Several plant pathogenic Parastagonospora species have been identified infecting wheat and other cereals over the past 50 years. As new lineages were discovered, naming conventions grew unwieldy and the relationships with previously recognized species remained unclear. We used genome sequencing to clarify relationships among these species and provided new names for most of these species. Six of the nine described Parastagonospora species were recovered from wheat, with five of these species coming from Iran. Genome sequences revealed that three strains thought to be hybrids between P. nodorum and P. pseudonodorum were not actually hybrids, but rather represented rare gene introgressions between those species. Our data are consistent with the hypothesis that P. nodorum originated as a pathogen of wild grasses in the Fertile Crescent, then emerged as a wheat pathogen via host-tracking during the domestication of wheat in the same region. The discovery of a diverse array of Parastagonospora species infecting wheat in Iran suggests that new wheat pathogens could emerge from this region in the future.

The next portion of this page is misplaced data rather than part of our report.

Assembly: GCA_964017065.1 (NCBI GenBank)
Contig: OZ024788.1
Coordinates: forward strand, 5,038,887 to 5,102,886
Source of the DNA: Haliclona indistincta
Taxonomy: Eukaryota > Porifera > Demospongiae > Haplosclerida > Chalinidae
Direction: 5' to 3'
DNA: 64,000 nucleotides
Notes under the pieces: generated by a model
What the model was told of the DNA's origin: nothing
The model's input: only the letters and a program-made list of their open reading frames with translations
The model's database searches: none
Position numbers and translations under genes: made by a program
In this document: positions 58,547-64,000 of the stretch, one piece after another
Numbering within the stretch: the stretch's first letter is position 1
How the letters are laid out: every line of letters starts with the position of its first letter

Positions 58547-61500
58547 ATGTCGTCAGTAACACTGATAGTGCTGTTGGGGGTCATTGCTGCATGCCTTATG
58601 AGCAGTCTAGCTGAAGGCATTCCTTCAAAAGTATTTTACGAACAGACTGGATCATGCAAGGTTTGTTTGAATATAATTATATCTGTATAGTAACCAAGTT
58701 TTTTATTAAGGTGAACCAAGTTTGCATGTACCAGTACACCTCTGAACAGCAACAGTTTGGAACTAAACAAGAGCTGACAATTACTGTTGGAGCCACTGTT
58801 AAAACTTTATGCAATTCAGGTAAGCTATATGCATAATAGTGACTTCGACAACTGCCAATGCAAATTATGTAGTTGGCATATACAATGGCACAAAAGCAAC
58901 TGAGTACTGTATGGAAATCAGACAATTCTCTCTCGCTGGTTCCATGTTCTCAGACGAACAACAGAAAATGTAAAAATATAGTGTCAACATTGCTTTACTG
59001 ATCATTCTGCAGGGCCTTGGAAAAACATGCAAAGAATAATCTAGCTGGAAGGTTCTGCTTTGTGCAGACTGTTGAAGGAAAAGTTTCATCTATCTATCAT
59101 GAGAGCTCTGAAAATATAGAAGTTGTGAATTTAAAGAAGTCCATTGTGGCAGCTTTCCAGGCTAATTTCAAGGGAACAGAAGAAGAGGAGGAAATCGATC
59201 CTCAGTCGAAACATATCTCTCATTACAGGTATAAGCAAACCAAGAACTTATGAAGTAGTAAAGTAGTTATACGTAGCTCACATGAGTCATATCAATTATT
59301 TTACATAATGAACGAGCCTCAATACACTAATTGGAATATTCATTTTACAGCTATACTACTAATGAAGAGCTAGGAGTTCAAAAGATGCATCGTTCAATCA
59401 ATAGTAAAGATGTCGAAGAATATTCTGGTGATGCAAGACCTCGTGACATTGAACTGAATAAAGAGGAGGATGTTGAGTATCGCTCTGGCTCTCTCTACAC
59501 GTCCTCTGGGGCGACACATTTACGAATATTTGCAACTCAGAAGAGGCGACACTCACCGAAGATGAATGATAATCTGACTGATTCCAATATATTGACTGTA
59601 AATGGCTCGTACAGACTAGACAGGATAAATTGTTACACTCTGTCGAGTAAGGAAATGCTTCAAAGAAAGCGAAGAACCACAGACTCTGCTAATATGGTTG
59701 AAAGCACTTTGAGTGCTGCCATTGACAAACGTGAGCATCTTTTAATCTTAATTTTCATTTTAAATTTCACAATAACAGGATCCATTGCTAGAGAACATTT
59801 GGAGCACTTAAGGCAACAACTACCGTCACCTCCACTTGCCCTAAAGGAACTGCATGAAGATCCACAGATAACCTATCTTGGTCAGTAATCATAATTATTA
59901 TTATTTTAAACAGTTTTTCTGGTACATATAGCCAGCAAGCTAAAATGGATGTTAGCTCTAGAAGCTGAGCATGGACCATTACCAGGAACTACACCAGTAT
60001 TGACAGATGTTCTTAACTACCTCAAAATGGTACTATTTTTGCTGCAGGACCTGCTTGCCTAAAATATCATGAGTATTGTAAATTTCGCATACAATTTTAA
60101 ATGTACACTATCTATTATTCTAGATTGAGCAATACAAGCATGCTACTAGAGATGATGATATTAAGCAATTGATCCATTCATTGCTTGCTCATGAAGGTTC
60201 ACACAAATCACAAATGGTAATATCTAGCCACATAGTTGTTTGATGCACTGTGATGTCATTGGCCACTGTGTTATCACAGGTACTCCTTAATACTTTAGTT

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Naturalis Biodiversity Center
doi.org/10.3767/persoonia.2021.46.04
Persoonia - Molecular Phylogeny and Evolution of Fungi

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Naturalis journals & series

Croll, D., Crous, P.W., Pereira, D., Mordecai, E.A., McDonald, B.A., & Brunner, P.C. (2021). Genome-scale phylogenies reveal relationships among Parastagonospora species infecting domesticated and wild grasses. Persoonia - Molecular Phylogeny and Evolution of Fungi, 46, 116–128. doi:10.3767/persoonia.2021.46.04